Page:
Recalling the homework assignment from that class; the example I used to demonstrate deconstruction was the song Better Man by the band Pearl Jam. The sound bite from the song was this:
“She lies and says she's in love with him, can't find a better man”
Is she assuming a horizontal or resting position while thinking about how much she loves her man, there being no man in the world better than him?
Is she telling herself a lie, and settling for this man, because she has yet to find the better man?
Both are valid interpretations of the sound bite from the song … thus illustrating the concept of deconstruction. I realized that the interpretation of the Henry Ford quote can be taken two ways using this literary philosophy.
Is Ford suggesting we ignore the customers and use our own creative genius to give them what we want them to have?
Is Ford suggesting that customers often speak in terms of solutions, and that we need to walk in their shoes before we can begin to articulate their unmet needs.
My point was indeed the latter.
I think customers know what they want. They want a faster horse alright. They probably want one that is affordable and reliable too. My interpretation of Steve Jobs: He’s not saying don’t do Market Research. I think he’s saying that market research has become impersonal and detached from the user.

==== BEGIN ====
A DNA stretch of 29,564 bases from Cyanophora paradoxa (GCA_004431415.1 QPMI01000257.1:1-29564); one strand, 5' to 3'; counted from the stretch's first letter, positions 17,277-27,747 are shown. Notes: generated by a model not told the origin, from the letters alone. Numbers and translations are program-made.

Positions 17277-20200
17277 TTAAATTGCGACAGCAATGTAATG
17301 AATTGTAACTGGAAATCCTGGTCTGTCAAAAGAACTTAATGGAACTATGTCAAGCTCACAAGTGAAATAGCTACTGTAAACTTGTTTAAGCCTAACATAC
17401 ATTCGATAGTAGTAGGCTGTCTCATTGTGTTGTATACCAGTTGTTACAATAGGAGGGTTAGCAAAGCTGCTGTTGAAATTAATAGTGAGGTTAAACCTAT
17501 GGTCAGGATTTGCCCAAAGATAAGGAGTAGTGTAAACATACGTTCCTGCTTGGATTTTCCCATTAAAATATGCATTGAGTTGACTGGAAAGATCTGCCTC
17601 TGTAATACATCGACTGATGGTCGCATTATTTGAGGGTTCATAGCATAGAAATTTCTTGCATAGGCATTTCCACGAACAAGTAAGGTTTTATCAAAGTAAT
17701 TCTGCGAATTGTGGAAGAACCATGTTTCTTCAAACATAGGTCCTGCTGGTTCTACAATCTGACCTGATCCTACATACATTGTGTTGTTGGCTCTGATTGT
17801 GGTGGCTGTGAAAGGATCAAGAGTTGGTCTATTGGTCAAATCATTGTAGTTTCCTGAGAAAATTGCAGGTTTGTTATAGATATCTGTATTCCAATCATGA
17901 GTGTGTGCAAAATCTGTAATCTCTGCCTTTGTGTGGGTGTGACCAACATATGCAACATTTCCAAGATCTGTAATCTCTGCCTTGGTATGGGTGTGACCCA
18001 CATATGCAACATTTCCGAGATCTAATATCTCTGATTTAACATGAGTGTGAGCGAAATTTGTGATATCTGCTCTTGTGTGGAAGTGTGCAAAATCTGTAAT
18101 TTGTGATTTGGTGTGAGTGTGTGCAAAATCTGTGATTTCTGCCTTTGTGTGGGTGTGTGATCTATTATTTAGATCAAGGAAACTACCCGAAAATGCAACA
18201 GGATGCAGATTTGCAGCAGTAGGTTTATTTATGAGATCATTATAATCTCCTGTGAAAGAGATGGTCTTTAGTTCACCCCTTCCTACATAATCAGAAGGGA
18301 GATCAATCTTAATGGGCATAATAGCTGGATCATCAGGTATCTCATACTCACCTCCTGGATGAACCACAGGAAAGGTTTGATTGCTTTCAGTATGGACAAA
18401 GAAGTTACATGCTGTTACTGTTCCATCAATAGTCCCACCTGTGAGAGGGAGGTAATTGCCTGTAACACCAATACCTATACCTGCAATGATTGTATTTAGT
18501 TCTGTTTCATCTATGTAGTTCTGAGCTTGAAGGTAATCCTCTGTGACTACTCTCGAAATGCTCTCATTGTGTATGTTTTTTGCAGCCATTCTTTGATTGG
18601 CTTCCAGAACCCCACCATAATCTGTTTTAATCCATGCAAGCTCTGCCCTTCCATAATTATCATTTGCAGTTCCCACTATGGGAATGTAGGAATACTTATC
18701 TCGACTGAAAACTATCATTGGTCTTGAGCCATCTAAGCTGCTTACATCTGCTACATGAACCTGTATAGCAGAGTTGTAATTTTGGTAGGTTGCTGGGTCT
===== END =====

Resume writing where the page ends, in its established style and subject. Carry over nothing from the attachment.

The reality (in my humble opinion) is that Jobs was no genius, but rather an expert in design thinking. Through Jobs’ leadership, Apple curated (not created) detailed ethnographic studies and well devised surveys. What Ford and Jobs are both articulating is the need to get out into the field and talk to the customers in context.
A lesson from author Donald Norman from his book, The Design of Everyday Things … or was it The Psychology of Everyday Things, can be found in the title itself. Those two titles are for the exact same book. The only difference is that “Design” and “Psychology” are interchangeable in the titles. And I do believe that Design and Psychology are related. I’ll unpack that on another day.
I bring it up here to illustrate an example. A psychologist, after spending hours on hours with a patient, may know that patient better than they know themselves. Imagine that same psychologist using lackluster marketing tools and surveys to get to know their patient. How good do you think they’ll do?
A designer explores the users (does their market research) properly and expertly, in my opinion, when they dig deep into the psychology of the users unmet need, job to be done, or desired outcome. Using lackluster marketing tools and surveys out of context is not doing Market Research … just like Jobs didn’t do it.
Here’s a few sound bites to wrap up this post:
Sound bite: I don’t eat food.
Meaning: I enjoy a dining experience that includes excellent food, an outstanding environment, and wonderful friends and family to talk to.
Sound bite: I don’t do market research.
Meaning: I immerse myself into the context of the user to explore their unmet needs, jobs to be done, and desired outcomes.
I think maybe, just maybe, this is what Steve Jobs meant too.